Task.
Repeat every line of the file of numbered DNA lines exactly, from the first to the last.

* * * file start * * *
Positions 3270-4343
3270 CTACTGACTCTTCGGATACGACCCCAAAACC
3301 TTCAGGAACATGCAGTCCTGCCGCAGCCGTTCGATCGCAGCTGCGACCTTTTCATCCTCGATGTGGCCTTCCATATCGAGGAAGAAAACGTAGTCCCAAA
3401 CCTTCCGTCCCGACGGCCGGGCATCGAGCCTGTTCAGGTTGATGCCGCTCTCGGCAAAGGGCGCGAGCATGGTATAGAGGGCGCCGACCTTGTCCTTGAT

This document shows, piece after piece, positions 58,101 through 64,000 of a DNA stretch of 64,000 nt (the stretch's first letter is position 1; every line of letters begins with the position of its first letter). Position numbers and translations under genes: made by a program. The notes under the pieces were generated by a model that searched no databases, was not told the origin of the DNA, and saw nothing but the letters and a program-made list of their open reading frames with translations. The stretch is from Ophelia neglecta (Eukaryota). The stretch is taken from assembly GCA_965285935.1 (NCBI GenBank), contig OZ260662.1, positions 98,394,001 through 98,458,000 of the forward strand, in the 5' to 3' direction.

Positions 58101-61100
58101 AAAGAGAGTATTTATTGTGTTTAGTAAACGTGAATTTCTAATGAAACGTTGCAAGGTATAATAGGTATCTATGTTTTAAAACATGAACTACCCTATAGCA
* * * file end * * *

Positions 3270-4343
3270 CTACTGACTCTTCGGATACGACCCCAAAACC
3301 TTCAGGAACATGCAGTCCTGCCGCAGCCGTTCGATCGCAGCTGCGACCTTTTCATCCTCGATGTGGCCTTCCATATCGAGGAAGAAAACGTAGTCCCAAA
3401 CCTTCCGTCCCGACGGCCGGGCATCGAGCCTGTTCAGGTTGATGCCGCTCTCGGCAAAGGGCGCGAGCATGGTATAGAGGGCGCCGACCTTGTCCTTGAT

This document shows, piece after piece, positions 58,101 through 64,000 of a DNA stretch of 64,000 nt (the stretch's first letter is position 1; every line of letters begins with the position of its first letter). Position numbers and translations under genes: made by a program. The notes under the pieces were generated by a model that searched no databases, was not told the origin of the DNA, and saw nothing but the letters and a program-made list of their open reading frames with translations. The stretch is from Ophelia neglecta (Eukaryota). The stretch is taken from assembly GCA_965285935.1 (NCBI GenBank), contig OZ260662.1, positions 98,394,001 through 98,458,000 of the forward strand, in the 5' to 3' direction.

Positions 58101-61100
58101 AAAGAGAGTATTTATTGTGTTTAGTAAACGTGAATTTCTAATGAAACGTTGCAAGGTATAATAGGTATCTATGTTTTAAAACATGAACTACCCTATAGCA